Annabelle C. Neri, 43, and Lorena A. Codilla, 40, are among the members of “Rewasa” which stands for Rebokon Water-System Association, a group that manages water-system project they had as volunteers of Kalahi in Dumalinao, Zamboanga del Sur.

When asked about what and how much they know of DSWD services then, they all gave the same response limited to just child/dren’s care and assistance. Little did they know of the various programs and services that the department is offering until Kalahi-CIDSS was introduced in barangay Rebokon on 2013.

Kapit Bisig Laban sa Kahirapan – Comprehensive and Integrated Delivery of Social Services (Kalahi – CIDSS) is one of the three core programs of the Department of Social Welfare and Development (DSWD). It uses the CDD strategy to empower ordinary citizens to actively and directly participate in local governance of identifying their own community needs, planning, implementing and monitoring projects together to address local poverty issues.

At first they thought Kalahi-CIDSS was an entirely different program apart from the department, but soon after they were made to understand what the program is all about to include its processes, they’re glad to find out that they will be participating.

Although a little hesitant they were at the start, not knowing what to expect with the roles given to them by their fellow volunteers, but instead they focus on what they could benefit out of joining the program as a community.

Annabelle, a teacher by profession, found her way in Kalahi-CIDSS program and now the association’s president. She recalled how much hardwork they’ve been through while campaigning for their sub-project which later led to an eventual prioritization.

“Tanan nga pakiluoy, pakiusap sa kanila na sana iboto nila kami, kay dito wala kaming tubig. Lisud baya ang tubig sa una, magpila pa para makatubig”, she related.

(We appealed to them to vote for us, because we hardly have water around, we need to get in line to fetch some).
The community saw the need to an improve access to safe water especially during rainy season when the water source is hardly clear. What makes it all the more difficult for them is that they have to wake up at dawn to secure gallons of water to avoid other inconveniences.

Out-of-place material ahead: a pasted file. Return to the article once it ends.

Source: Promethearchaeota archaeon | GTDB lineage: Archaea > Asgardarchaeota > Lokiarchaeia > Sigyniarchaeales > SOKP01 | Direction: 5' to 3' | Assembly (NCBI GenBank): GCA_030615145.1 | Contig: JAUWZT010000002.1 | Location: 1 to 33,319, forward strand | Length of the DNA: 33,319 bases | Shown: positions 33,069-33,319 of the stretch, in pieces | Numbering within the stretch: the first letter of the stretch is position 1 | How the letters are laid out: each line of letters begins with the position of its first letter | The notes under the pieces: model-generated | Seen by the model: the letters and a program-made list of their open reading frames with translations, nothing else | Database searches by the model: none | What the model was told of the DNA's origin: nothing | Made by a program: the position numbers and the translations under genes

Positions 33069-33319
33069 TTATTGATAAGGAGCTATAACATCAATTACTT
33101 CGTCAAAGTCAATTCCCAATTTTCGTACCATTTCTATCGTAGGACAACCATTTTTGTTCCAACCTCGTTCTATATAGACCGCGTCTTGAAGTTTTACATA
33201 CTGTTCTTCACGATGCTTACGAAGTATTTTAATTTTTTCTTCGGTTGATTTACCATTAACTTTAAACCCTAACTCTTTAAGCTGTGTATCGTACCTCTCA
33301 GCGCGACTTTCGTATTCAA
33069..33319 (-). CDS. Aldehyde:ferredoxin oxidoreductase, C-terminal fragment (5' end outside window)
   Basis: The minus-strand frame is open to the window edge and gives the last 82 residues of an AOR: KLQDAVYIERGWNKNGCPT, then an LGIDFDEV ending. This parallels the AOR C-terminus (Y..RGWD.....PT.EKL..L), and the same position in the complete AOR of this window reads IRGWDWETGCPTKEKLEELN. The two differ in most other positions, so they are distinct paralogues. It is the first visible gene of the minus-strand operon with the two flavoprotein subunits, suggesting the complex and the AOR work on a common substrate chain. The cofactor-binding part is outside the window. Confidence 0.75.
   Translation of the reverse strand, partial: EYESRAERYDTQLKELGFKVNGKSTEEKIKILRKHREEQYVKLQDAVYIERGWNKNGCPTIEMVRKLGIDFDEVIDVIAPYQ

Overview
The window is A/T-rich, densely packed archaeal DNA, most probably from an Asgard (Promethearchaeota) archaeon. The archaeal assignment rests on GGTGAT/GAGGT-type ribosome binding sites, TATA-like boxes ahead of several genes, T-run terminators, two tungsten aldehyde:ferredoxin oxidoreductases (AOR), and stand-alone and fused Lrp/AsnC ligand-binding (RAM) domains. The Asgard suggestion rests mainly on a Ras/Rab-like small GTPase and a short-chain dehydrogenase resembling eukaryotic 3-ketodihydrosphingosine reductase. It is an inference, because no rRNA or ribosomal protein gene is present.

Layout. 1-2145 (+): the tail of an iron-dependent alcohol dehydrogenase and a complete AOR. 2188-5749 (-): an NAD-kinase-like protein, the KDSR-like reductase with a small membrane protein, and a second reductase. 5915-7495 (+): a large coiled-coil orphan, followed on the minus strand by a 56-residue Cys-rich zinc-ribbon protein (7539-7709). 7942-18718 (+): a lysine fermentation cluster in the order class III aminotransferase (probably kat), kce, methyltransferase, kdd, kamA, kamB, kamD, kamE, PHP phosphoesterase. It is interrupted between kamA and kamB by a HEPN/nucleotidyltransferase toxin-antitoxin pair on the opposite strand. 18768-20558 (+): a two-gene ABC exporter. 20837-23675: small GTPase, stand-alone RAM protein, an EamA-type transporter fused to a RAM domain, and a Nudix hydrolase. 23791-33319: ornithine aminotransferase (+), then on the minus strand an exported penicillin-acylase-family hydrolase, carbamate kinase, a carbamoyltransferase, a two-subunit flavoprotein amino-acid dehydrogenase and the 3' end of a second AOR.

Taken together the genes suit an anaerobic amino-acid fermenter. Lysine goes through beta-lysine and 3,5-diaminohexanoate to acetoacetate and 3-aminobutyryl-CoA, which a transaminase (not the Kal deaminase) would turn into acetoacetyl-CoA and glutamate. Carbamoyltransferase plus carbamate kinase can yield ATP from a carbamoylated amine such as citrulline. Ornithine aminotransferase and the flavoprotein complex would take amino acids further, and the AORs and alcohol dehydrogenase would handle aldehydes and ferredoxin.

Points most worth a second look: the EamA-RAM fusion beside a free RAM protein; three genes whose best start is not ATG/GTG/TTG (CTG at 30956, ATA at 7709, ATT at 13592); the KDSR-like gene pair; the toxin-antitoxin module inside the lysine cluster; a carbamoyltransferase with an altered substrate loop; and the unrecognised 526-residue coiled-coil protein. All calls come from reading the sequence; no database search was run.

Despite the struggles in transporting the materials to the area, their sub-project was completed by 2013.
Lorena, who used to run a small-time “carenderia”, for additional income since farming alone could not suffice their daily needs, later joined the program after she heard it from her husband who is also a volunteer.

She could have focused her attention to their small eatery house but she couldn’t let their efforts go to waste. She felt that she could do a difference by taking on the role as the association treasurer, she wanted to make sure that the recording is accurately done.

Admittedly though, she lacks confidence in pursuing a career due to her right-eye condition but she had worked as bookkeeper then during college. But she has overcome her insecurities and regained confidence after volunteering for Kalahi-CIDSS. She said this is one of the legacies that she could leave the community, that she could be remembered for her work ethics especially in keeping accurate recording for their association.

Thus the intention of charging installation fees for water supply and collection per gallon was primarily for operations and maintenance purposes.

With an increase in income, they were able to allot allowance of 1000 each monthly for four plumbers who monitor water supply, leaking and other necessary repairs. They also conducts monthly meeting for income updates since they were provided space by the barangay officials to convene.

Both Annabelle and Lorena were glad that such services of the department came, “apil man diay ning Kalahi sa DSWD, mas maayo man, maguba ang among tubig sa una, tagtulo, tagduha ka adlaw dili moagas… karun maguba aron, dili muagas mga pila lang kaoras kay naa na mag maintain, magtinabangay man”.

(It’s good that Kalahi is a part of DSWD. Before it would take us three or two days to repair when we encounter problem with the water stand, but now it take us only hours to repair since there is someone’s incharge of the maintenance and everyone would help out).

Today “Rewasa” has been servicing to 6 out of the 11 puroks within Rebokon. ###